In a country where much can hinge on the written word, Chinese author Han Shaogong gives it the respect it deserves. In a beautiful afterword to his A Dictionary of Maqiao, he writes: “Words have lives of their own. They proliferate densely, endlessly transform, gather and scatter for short bursts, drift along without mooring, shift and intermingle, sicken and live on, have personalities and emotions, flourish, decline, even die out.”
Contrary to what the title suggests, A Dictionary of Maqiao is actually a novel, written in an interesting technique, almost through the point of view a spectator. Han spends much of the years of the Cultural Revolution in China, in a small village in the south called Maqiao. He spreads the words of the authority while staying useful and productive in the village. Han knows as well as anybody that the language of a region is an effective mirror of its culture. Through “dictionary entries,” explanations of region-specific terms, a picture of Maqiao (arguably even China) appears. The entries are fascinating some just a paragraph in length, others going for at least a few pages. A single entry can count for larger criticisms or appreciation of culture. For example, an examination of the word, “sweet,” indicates that the word can actually cover a wide spectrum of flavors in Maqiao. Han also makes a beautifully executed leap to generalizations peoples of the world make about each other: “Even today, the majority of Chinese people still have great difficulty in distinguishing the facial types of western, northern, and eastern Europeans, and in making out cultural differences between the British, the French, the Spanish, the Norwegians, the Poles etc. The names of each European people are no more than empty symbols in school textbooks, and many Chinese, when put on the spot, are still unable to make any link between them and corresponding characteristics in facial type, clothing, language and customs. This baffles Europeans, just as it baffles the Chinese that Europeans cannot differentiate clearly between people from Shanghai, Canton, and the Northeast.”
Another interesting “entry” is one on science where the residents consider science to be the product of “lazybones” and therefore deride its use. As with any culture, modern values soon make their appearance even in Maqiao. Towards the end, Han explains: “In Maqiao during the 1990s, a lot of new words came into fashion and passed into common usage: ‘television,’ ‘paint,’ ‘diet,’ ‘operate,’ Ni-Ping (a well-known television host), ‘disco dancing,’ ‘Highway 107,’ ‘seafood,’ ‘lottery tickets,’ ‘build the Great Wall (play Mahjong),’ ‘bump-the-butt’ (motorbike), ‘hold the basket’ (act as mediator) and so on.”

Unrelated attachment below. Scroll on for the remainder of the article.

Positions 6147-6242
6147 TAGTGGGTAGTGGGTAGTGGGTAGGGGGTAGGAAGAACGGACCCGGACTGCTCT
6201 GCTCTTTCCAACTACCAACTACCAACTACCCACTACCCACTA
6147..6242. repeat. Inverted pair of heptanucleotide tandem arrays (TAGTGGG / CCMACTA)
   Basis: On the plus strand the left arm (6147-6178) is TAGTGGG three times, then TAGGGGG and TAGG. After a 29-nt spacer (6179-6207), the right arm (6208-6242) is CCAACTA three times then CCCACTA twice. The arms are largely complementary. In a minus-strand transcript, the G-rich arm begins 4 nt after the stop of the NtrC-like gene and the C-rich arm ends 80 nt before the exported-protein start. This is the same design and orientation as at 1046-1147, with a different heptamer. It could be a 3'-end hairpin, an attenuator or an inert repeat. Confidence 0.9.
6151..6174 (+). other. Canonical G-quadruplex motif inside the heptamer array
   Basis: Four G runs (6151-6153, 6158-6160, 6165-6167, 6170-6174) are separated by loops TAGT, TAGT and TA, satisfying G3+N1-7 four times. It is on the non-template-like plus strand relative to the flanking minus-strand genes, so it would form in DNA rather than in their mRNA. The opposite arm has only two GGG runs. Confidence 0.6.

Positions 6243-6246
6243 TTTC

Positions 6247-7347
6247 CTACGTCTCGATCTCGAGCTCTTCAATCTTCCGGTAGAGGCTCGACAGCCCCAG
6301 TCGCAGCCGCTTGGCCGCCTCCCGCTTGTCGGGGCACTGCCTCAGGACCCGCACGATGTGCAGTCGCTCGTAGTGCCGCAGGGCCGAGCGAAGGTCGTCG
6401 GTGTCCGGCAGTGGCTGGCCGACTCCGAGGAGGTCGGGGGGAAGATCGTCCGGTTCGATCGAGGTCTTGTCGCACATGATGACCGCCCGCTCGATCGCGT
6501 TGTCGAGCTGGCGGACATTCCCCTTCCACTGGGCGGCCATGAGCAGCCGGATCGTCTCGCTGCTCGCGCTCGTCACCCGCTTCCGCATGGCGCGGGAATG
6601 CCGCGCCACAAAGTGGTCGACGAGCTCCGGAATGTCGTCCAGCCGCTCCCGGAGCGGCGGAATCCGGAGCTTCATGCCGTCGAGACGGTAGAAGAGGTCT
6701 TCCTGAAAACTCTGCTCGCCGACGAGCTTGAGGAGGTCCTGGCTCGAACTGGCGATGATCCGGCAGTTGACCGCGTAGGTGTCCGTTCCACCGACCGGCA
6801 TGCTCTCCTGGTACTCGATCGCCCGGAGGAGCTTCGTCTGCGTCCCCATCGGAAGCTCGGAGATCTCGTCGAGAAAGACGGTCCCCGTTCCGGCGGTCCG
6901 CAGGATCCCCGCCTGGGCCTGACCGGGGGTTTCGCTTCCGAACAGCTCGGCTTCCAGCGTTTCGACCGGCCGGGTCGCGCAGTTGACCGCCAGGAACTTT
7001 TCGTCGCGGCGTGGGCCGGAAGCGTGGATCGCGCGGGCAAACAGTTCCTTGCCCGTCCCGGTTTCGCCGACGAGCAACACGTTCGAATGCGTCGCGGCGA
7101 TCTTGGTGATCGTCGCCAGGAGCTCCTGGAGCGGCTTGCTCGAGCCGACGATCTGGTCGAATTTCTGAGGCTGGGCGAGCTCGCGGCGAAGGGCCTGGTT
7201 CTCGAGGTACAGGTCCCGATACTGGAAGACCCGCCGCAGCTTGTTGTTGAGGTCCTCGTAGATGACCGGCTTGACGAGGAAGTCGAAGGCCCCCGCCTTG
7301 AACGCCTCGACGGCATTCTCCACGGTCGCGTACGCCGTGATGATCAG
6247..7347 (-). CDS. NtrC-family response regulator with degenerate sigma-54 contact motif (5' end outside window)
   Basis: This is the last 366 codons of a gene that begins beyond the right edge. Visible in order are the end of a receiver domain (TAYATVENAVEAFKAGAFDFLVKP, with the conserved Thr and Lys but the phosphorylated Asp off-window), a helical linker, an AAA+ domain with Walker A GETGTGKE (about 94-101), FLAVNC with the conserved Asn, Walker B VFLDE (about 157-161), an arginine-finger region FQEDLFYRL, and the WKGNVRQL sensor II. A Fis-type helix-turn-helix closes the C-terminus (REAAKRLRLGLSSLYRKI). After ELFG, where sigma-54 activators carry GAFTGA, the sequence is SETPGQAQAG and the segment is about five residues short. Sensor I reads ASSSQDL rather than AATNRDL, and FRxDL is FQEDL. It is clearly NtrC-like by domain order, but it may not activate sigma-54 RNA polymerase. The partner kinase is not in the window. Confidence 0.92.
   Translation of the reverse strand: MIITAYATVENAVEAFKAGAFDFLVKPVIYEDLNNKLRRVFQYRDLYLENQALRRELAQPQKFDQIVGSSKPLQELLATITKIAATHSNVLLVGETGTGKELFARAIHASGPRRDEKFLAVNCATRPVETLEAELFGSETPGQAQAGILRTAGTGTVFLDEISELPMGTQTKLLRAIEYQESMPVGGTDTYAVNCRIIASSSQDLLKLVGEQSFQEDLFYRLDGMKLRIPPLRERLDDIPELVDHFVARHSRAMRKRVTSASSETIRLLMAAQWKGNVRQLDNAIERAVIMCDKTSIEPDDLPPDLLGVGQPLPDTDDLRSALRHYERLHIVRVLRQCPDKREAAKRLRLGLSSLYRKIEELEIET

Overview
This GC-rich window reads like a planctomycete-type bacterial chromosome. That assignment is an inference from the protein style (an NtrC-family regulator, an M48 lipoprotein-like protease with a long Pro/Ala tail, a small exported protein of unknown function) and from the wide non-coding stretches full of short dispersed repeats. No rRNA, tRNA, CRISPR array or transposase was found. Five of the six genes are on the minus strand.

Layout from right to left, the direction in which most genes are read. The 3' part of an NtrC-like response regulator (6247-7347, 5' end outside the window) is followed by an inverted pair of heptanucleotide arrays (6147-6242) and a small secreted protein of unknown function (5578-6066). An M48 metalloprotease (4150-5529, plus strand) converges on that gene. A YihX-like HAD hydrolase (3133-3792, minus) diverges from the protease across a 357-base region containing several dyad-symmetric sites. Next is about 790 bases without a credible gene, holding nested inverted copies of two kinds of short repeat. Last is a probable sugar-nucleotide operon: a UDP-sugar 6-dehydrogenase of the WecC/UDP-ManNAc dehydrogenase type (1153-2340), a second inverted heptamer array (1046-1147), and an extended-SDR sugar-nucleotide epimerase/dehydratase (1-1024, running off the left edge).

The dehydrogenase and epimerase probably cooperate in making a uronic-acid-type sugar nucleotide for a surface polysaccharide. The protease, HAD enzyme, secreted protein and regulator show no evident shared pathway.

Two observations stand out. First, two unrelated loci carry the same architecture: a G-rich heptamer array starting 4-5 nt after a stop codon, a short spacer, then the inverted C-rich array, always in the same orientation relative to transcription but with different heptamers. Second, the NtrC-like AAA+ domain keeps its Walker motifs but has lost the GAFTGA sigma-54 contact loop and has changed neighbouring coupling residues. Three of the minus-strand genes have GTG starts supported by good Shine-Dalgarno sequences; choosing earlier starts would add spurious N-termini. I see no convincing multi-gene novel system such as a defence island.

While these dictionary entries make for a fascinating glimpse into China, the book is not easy reading. For one, the very small print creates practical difficulties. This combined with the heft of the material can weigh the reader down significantly. Still, the end result is well worth the reader’s effort. A Dictionary of Maqiao (translated ably by Julia Lovell) emerges as a wonderful, if fractured, portrait of China. Han Shaogong, through his award-winning novel, provides not only a nuanced look into modern China, but also focuses on language as an instrument of keeping culture alive. “Strictly speaking, what we might term a ‘common language’ will forever remain a distant human objective,” he says, “providing we don’t intend exchange to become a process of mutual neutralization, of mutual attrition, then we must maintain vigilance and resistance toward exchange, preserving in this compromise our own, indomitable forms of expression.” A Dictionary of Maqiao establishes wonderfully, the vital link between language and culture. In a world of rapid globalization, the subtle warning about the increasing loss of languages is only too timely and important.